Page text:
A week ahead of the 2009 European Dressage Championships at Windsor Castle, Great Britain, it seems the Dutch are firm favourites to take team and individual gold. At Torino in Italy in 2007 they broke the spell that had provided Germany with absolute dominance of the team title over the previous 42 years, and the biggest problem Dutch Chef d'Equipe, Sjef Janssen, has faced this summer has been deciding which of his sparkling choice of riders to leave out of his side. It's a challenge a lot of the other national selectors would have liked to have been facing - particularly Germany's team coach Holger Schmezer.
Schmezer has named Mattias Alexander Rath with Sterntaler and Susanne Lebek with Potomac along with double European team gold medallist Monica Theodorescu with Whisper. However the final German team member, Ellen Schulten-Baumer, took a nasty fall earlier this month and badly bruised her neck. For some time it was unclear whether she would be fit enough to compete with her top ride Donatha S, but to everyone's relief it was confirmed a few days ago that she has made an excellent recovery so the side is now complete.
The name of Schulten-Baumer has a long and distinguished connection with German dressage at its very best, as Ellen's step-father, Uwe Schulten-Baumer is the legendary first trainer of Isabell Werth. His son Uwe Junior won five team and one individual European gold medals during his own spectacular career and Ellen has already picked up European team silver as a member of the 2007 German side in which she was joined by Theodorescu. This will be one of the youngest dressage teams fielded by Germany - Rath is 25 and Schulten-Baumer is 30 but Theodorescu, who is also a highly-popular trainer, provides the essential element of maturity at 46 years of age.
When it comes to form this year, however, it’s all about the Dutch, and team manager Janssen has been spoilt for choice. His wife, multiple Olympic champion and Freestyle queen, Anky Van Grunsven, lines out with Salinero along with Imke Schellekens Bartels with Sunrise and Adelinde Cornelissen with Parzival. Cornelissen suffered a major disappointment when Parzival was unsound on arrival at the Rolex FEI World Cup™ Dressage Final in Las Vegas in April. But fears that a ligament injury would prove long-term were unfounded, so the horse and rider who took the 2008/2009 World Cup series by storm when they followed their winning debut at Stockholm with two further victories will get another opportunity to shine.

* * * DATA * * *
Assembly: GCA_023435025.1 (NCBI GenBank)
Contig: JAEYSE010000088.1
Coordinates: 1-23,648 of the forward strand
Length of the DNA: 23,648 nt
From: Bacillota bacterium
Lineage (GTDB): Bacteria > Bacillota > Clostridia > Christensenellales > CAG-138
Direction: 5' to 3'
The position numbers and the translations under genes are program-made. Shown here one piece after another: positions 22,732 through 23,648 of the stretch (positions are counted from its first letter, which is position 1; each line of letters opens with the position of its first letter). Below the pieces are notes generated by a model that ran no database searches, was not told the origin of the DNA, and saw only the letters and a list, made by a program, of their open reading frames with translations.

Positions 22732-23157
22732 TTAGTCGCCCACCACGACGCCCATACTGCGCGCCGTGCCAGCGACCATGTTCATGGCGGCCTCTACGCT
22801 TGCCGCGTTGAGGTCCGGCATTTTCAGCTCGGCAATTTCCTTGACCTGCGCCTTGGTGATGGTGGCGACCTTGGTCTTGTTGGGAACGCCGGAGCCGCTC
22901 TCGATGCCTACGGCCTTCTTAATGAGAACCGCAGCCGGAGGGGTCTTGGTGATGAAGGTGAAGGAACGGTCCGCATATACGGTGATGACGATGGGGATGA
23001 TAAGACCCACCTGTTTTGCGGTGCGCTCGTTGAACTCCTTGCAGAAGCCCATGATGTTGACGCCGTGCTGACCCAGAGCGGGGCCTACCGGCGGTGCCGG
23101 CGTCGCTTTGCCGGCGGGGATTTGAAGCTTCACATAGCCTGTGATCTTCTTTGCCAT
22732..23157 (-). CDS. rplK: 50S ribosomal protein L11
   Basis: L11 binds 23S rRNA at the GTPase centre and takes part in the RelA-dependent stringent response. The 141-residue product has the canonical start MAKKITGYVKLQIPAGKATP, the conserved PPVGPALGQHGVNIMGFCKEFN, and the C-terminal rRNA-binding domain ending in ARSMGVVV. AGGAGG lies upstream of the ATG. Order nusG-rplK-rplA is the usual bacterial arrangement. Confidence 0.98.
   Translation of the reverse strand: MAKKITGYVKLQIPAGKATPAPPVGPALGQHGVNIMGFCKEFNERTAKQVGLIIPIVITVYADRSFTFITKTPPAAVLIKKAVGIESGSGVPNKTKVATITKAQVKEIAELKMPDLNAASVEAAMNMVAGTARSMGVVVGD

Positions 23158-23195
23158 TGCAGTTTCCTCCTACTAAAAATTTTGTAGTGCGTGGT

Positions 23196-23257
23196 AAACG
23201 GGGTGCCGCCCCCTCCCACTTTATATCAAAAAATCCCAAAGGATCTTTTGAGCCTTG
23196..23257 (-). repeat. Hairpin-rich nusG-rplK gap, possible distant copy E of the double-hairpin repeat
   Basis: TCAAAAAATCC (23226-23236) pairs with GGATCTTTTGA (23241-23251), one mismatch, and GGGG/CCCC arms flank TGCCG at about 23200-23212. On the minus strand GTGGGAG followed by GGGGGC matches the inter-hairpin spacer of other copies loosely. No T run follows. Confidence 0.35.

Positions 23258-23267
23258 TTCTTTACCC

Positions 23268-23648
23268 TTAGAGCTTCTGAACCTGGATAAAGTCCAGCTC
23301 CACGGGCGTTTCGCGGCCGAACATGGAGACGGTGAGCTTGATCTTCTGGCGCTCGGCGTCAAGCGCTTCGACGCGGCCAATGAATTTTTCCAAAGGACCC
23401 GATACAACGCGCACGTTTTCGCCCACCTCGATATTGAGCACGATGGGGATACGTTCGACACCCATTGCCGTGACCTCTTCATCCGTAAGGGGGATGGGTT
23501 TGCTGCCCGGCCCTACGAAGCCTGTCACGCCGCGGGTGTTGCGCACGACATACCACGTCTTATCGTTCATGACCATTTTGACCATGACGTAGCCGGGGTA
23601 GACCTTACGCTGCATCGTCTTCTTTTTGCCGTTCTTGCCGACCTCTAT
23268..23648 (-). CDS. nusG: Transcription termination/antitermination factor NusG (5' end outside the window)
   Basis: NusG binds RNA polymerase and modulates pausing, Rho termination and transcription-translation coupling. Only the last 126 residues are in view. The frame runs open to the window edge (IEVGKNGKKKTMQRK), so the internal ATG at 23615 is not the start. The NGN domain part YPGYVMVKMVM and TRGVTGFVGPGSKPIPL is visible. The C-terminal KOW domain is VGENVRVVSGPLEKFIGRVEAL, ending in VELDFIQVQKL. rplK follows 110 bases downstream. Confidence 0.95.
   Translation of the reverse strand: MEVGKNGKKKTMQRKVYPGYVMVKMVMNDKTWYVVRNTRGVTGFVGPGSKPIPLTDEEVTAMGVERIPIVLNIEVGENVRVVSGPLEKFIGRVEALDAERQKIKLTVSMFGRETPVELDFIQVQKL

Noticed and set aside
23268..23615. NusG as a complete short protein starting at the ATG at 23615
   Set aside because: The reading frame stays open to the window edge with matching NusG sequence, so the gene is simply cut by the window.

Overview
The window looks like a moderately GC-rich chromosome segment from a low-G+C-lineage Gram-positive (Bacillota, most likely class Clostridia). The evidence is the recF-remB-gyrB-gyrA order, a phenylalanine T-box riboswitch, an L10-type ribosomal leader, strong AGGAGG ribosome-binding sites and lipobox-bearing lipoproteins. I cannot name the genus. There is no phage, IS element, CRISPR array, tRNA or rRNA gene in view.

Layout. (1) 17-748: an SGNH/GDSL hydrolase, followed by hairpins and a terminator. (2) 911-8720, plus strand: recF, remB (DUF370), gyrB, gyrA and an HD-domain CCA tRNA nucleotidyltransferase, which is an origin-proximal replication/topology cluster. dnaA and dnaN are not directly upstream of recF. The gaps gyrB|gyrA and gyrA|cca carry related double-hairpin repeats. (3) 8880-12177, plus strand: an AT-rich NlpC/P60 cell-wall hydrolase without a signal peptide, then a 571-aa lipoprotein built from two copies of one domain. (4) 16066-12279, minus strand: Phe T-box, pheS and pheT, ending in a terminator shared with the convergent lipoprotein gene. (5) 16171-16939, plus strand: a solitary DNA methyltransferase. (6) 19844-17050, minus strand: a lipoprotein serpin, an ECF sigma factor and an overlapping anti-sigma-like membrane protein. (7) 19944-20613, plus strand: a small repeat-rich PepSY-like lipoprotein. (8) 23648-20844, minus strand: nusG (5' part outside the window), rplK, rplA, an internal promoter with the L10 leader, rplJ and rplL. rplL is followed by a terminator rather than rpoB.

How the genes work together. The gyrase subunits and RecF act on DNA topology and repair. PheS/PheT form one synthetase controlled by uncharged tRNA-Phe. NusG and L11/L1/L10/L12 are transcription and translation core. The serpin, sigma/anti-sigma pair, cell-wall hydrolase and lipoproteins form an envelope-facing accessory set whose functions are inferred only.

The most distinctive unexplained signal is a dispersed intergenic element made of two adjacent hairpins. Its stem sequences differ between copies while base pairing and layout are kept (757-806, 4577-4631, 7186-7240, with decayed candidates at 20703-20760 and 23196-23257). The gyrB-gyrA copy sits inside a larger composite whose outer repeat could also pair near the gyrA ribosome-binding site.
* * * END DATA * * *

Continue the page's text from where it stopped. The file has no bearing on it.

It may be difficult for them to outshine the latest sensation in the sport of international dressage however - the extraordinary partnership of Edward Gal and Moorland's Totilas who earned a new world record Freestyle score at Hickstead in July. If Janssen needed any affirmation of the ability of this dynamic duo then he got it, and more, when, after scoring 79.345% in the Grand Prix at the British fixture, Gal and Totilas then blew the rest away with mark of 89.400% in the Freestyle. They even scooped a mark of 96% for artistic merit from British judge Isabel Wessels, and a standing ovation from the emotional crowd who could hardly believe what they had witnessed. The nine year old black stallion is proving a huge draw for spectators who cannot wait to see him perform again on British soil next week.
Of course the home supporters have plenty to cheer on with their own strong side that includes Laura Bechtolsheimer with Mistral Hojris, Maria Eilberg with Two Sox, Carl Hester with Liebling and Emma Hindle riding Lancet. British team captain, Richard Davison, says he has a medal clearly in his sights - Bechtolsheimer and Hindle were both members of the team that finished fifth in Torino in 2007 and again at the Olympic Games in Hong Kong last summer so it seems like a realistic target.
A total of 13 nations will be represented by teams including Sweden, which claimed bronze in 2007, Austria, Belgium, Denmark, Spain, France, Great Britain, Germany, Italy, The Netherlands, Poland, Portugal and The Ukraine. In all there will be horses and riders from 19 countries, six of which are sending individual riders including Belarus, Finland, Ireland, Latvia, Russia and Switzerland.
When it comes to crowd-pleasers it may be hard to steal the limelight away from super-stars like Gal and Totilas , but one horse and rider combination that holds a special place for dressage followers is Russia's Alexandra Korelova and the former circus-horse Belagur. The 19 year old grey stallion, who so nobly flies the flag for the breeding tradition of the Orlov Trotter, belied his age when earning two perfect 10's for his piaffe at Aachen this summer, and The Prince of Piaffe is one of the two individual Russian entries for next week's championships.
FACTS AND FIGURES
Germany has won the European Dressage Team Title on 21 occasions.
The first official Championship took place in Copenhagen, Denmark in 1963 when 16 riders from eight nations took part. There were no official team medals distributed that year, when Switzerland's Henri Chammartin took the first of two consecutive individual titles riding Wolfdiedtrich.
The greatest number of teams to participate in European Dressage Championships is 14 - at Hickstead, Great Britain in 2003 and again at Hagen, Germany in 2005.
12 teams participated at the last Championships in Torino, Italy in 2007.
Germany's Dr Reiner Klimke won three individual titles - at Aachen in 1967 riding Dux and again in 1973 riding Mehmed, and at Copenhagen in 1985 riding Ahlerich.
With Gigolo, Germany's Isabell Werth took the individual title in 1995 and 1997 and won the Grand Prix Special at Donaueschingen, Germany in 1991 and at Lipica, Slovenia in 1993.
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